Thanks for the info. The ability to roll into the office parking lot and plug into one of the outdoor 110 outlets makes it even more appealing.



  • Scott-jay

    Oh, boy!
    Tell us more.

  • contender

    Boner. I had just started to believe this was vaporware and imagined putting a zero DS in my garage. No more! I want gears.

  • Mr.Paynter


    I want one of these so bad!
    My commute is short, 12 miles of quiet twisty highway and a mile of traffic at the end… why shouldn’t it be gas-free!

    • BigRooster

      So if you ride 24 miles per day, 5 days a week, 50 weeks per year – you could spend around $700 less on gasoline ($4 per g) and use around 174 gallons less fuel (@34mpg). Not bad at all. Just think if lots of people started doing the same!

      Sure electricity costs something, but even if you only manage to halve your fuel expense, in a year, you still come out about $350 ahead, use 174g less unleaded, and run cleaner.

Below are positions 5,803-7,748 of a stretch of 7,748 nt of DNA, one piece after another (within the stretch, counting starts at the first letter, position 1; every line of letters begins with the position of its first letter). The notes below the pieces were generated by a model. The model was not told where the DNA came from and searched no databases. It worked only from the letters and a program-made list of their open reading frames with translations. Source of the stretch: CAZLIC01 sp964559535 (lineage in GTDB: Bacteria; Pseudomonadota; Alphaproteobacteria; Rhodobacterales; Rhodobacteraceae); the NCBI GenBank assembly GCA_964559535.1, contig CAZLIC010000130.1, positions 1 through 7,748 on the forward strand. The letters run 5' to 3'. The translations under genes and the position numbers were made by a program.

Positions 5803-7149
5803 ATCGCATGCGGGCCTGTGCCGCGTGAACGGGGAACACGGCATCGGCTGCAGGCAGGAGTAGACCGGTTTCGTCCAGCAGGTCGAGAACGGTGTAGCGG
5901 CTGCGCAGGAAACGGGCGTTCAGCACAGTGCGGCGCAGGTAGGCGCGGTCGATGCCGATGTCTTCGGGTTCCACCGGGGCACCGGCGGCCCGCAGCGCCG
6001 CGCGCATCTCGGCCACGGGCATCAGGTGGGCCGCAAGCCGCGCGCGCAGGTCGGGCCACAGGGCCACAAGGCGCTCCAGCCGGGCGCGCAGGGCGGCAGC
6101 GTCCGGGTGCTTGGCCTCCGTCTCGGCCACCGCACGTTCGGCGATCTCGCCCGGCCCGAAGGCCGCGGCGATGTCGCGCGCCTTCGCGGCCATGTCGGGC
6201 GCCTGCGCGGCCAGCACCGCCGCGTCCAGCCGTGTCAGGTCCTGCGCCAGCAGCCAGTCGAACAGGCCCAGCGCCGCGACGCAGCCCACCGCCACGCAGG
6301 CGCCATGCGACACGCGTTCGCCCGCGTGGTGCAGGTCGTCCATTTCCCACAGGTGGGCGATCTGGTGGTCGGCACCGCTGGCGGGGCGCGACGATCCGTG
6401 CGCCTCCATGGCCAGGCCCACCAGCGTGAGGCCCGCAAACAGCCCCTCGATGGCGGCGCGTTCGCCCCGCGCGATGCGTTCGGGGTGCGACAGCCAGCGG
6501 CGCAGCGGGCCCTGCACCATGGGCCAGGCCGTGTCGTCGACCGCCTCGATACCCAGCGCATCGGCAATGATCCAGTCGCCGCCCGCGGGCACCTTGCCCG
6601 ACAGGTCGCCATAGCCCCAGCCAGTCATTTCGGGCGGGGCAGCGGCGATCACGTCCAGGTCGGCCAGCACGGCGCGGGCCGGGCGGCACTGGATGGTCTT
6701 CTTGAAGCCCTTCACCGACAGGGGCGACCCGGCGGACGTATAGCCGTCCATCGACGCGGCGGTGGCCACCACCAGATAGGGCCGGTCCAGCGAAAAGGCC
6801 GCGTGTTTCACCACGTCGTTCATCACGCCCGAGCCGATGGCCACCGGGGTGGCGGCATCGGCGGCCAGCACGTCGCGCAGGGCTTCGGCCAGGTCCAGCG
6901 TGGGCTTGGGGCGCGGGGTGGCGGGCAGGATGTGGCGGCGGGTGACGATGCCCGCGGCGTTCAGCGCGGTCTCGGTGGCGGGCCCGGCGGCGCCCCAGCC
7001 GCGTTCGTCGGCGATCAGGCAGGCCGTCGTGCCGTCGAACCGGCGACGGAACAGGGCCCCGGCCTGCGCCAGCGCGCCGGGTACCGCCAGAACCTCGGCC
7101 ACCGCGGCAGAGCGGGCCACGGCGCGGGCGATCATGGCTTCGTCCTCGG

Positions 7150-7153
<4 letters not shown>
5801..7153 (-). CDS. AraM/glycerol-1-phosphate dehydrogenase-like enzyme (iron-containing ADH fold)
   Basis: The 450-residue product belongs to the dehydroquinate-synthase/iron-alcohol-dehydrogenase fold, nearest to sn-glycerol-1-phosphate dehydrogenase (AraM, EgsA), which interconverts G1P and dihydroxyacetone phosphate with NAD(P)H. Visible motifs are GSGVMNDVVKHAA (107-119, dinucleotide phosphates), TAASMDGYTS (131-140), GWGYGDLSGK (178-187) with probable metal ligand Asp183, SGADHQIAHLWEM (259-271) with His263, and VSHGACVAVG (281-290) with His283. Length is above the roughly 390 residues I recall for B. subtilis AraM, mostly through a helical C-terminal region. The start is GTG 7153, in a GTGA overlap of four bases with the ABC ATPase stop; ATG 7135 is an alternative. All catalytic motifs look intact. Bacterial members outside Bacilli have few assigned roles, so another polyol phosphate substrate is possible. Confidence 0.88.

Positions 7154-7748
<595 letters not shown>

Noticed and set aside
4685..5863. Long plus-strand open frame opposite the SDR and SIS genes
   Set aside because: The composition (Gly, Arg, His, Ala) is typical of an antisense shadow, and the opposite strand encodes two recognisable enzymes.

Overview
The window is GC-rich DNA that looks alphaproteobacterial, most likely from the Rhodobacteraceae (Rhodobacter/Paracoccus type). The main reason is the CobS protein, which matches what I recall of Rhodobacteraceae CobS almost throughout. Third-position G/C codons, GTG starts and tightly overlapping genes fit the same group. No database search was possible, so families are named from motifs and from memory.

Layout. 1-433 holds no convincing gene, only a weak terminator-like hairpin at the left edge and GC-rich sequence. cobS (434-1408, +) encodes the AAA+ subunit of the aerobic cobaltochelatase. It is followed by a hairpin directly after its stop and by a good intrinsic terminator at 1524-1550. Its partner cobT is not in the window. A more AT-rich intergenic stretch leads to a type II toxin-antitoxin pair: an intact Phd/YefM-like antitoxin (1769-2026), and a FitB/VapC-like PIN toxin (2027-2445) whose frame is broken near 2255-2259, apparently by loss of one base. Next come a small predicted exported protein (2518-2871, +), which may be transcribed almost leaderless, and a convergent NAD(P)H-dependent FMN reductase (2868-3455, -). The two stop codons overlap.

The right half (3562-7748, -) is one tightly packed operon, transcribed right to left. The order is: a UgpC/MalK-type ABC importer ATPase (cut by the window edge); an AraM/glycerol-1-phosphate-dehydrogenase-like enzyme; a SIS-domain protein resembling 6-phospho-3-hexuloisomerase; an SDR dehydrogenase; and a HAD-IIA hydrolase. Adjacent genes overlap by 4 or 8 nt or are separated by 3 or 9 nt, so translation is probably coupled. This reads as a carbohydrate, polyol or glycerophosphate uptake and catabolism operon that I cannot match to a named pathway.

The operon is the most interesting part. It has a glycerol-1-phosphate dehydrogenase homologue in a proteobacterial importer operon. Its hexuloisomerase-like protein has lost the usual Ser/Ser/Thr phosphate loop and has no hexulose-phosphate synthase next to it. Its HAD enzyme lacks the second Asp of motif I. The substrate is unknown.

• protomech

        Fuel cost for my GS500 (50 mpg) is 7.6 cents per mile @ $3.80/gal.

        Fuel cost for my Zero S (120 Wh/mile) is 1.0 cents per mile @ $0.084/kWh.

        Tires, depreciation and insurance are far larger costs for the Zero than fuel.

  • Johndo

    I LOVE the concept. But with the touring I do I just couldnt use it. (Would be a perfect 2nd bike for commuting though). I wish it was possible to make a hybrid bike, even if the gas engine was only 45HP, it would at least get you around when there’s no time or electricity to charge the batteries. I’m sure it would be quite a feat to keep the weight/size down though…